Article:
, Volume 32, Issue 9, pp 883–902 | Cite as

Discrete Choice Experiments in Health Economics: A Review of the Literature

  • Michael D. Clark
  • Domino Determann
  • Stavros Petrou
  • Domenico Moro
  • Esther W. de Bekker-Grob
Systematic Review



Discrete choice experiments (DCEs) are increasingly used in health economics to address a wide range of health policy-related concerns.


Broadly adopting the methodology of an earlier systematic review of health-related DCEs, which covered the period 2001–2008, we report whether earlier trends continued during 2009–2012.


This paper systematically reviews health-related DCEs published between 2009 and 2012, using the same database as the earlier published review (PubMed) to obtain citations, and the same range of search terms.


A total of 179 health-related DCEs for 2009–2012 met the inclusion criteria for the review. We found a continuing trend towards conducting DCEs across a broader range of countries. However, the trend towards including fewer attributes was reversed, whilst the trend towards interview-based DCEs reversed because of increased computer administration. The trend towards using more flexible econometric models, including mixed logit and latent class, has also continued. Reporting of monetary values has fallen compared with earlier periods, but the proportion of studies estimating trade-offs between health outcomes and experience factors, or valuing outcomes in terms of utility scores, has increased, although use of odds ratios and probabilities has declined. The reassuring trend towards the use of more flexible and appropriate DCE designs and econometric methods has been reinforced by the increased use of qualitative methods to inform DCE processes and results. However, qualitative research methods are being used less often to inform attribute selection, which may make DCEs more susceptible to omitted variable bias if the decision framework is not known prior to the research project.


The use of DCEs in healthcare continues to grow dramatically, as does the scope of applications across an expanding range of countries. There is increasing evidence that more sophisticated approaches to DCE design and analytical techniques are improving the quality of final outputs. That said, recent evidence that the use of qualitative methods to inform attribute selection has declined is of concern.


Discrete Choice Experiment Latent Class Model Mixed Logit Preference Heterogeneity Random Utility Theory 
These keywords were added by machine and not by the authors. This process is experimental and the keywords may be updated as the learning algorithm improves.


Conflict of interest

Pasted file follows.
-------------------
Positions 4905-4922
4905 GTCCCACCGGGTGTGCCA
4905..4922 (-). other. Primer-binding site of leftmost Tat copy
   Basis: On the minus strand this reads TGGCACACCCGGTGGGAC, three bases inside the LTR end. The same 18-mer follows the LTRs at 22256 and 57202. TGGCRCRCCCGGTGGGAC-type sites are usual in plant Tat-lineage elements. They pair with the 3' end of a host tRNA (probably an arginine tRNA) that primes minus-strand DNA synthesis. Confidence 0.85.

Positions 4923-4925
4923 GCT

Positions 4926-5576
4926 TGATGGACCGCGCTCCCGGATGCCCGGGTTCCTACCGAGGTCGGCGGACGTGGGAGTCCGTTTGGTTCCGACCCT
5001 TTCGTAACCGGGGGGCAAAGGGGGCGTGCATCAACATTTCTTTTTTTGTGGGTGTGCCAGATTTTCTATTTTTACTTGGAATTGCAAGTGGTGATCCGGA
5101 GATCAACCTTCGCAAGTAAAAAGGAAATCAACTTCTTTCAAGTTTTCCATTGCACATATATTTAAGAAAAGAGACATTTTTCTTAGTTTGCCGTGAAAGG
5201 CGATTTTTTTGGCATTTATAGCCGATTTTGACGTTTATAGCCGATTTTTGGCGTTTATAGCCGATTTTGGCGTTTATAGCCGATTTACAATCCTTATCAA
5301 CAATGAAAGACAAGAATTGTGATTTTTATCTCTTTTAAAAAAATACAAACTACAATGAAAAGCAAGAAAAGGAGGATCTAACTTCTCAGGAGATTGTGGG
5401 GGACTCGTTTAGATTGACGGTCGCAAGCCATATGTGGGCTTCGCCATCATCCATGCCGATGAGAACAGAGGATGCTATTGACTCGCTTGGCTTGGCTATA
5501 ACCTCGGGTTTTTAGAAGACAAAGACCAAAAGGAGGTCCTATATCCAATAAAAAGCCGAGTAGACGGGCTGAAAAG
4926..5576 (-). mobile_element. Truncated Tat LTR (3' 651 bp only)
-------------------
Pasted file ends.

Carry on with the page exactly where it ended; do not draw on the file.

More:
Dr. Michael D. Clark: no conflict of interest. Mr. Clark wrote the drafts of the paper, and then took on board feedback from co-authors and peer reviewers in order to further refine it. He will act as overall guarantor for this work. He also evaluated many of the analyses relating to the new review period (2009–2012), and conducted some of the literature searches. Dr. Domino Determann: no conflict of interest. Determann MD reviewed a significant proportion of DCE papers relating to the period 2009–2012, and conducted many of the literature searches. She also provided feedback on early drafts of the paper and suggested some amendments.

Professor Stavros Petrou: no conflict of interest. Professor Petrou supervised this new DCE review from the outset, and commented on drafts of the paper, suggesting edits.

Dr. Domenico Moro: no conflict of interest. Dr. Moro reviewed some papers involving the use of mixed logit or latent class models. He was part of the review team from the onset, and commented on drafts of the paper when appropriate.

Dr. Esther de Bekker-Grob: no conflict of interest. As the first author of a high-profile published review of the DCE literature [3] which reviewed the DCE literature for the period 2001–2008, this co-author helped to ensure consistency with the earlier published review in terms of application of review criteria. She also commented on drafts of the paper, and made some valuable contributions to the points raised by the paper in Sects. 9 and 10.

Ethics committee approval

Not required.

Supplementary material

40273_2014_170_MOESM1_ESM.doc (158 kb)
Supplementary material 1 (DOC 159 kb)


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Copyright information

© Springer International Publishing Switzerland 2014

Authors and Affiliations

  • Michael D. Clark
    • 1
  • Domino Determann
    • 2
    • 3
  • Stavros Petrou
    • 5
  • Domenico Moro
    • 4
  • Esther W. de Bekker-Grob
    • 2
  1. 1.Department of EconomicsUniversity of WarwickCoventryUK
  2. 2.Department of Public HealthErasmus MC, University Medical Centre RotterdamRotterdamThe Netherlands
  3. 3.Centre for Prevention and Health Services ResearchNational Institute of Public Health and the Environment (RIVM)BilthovenThe Netherlands
  4. 4.Department of Business and MarketingBirmingham City Business School, Birmingham City UniversityBirminghamUK
  5. 5.Warwick Medical School (WMS)University of WarwickCoventryUK

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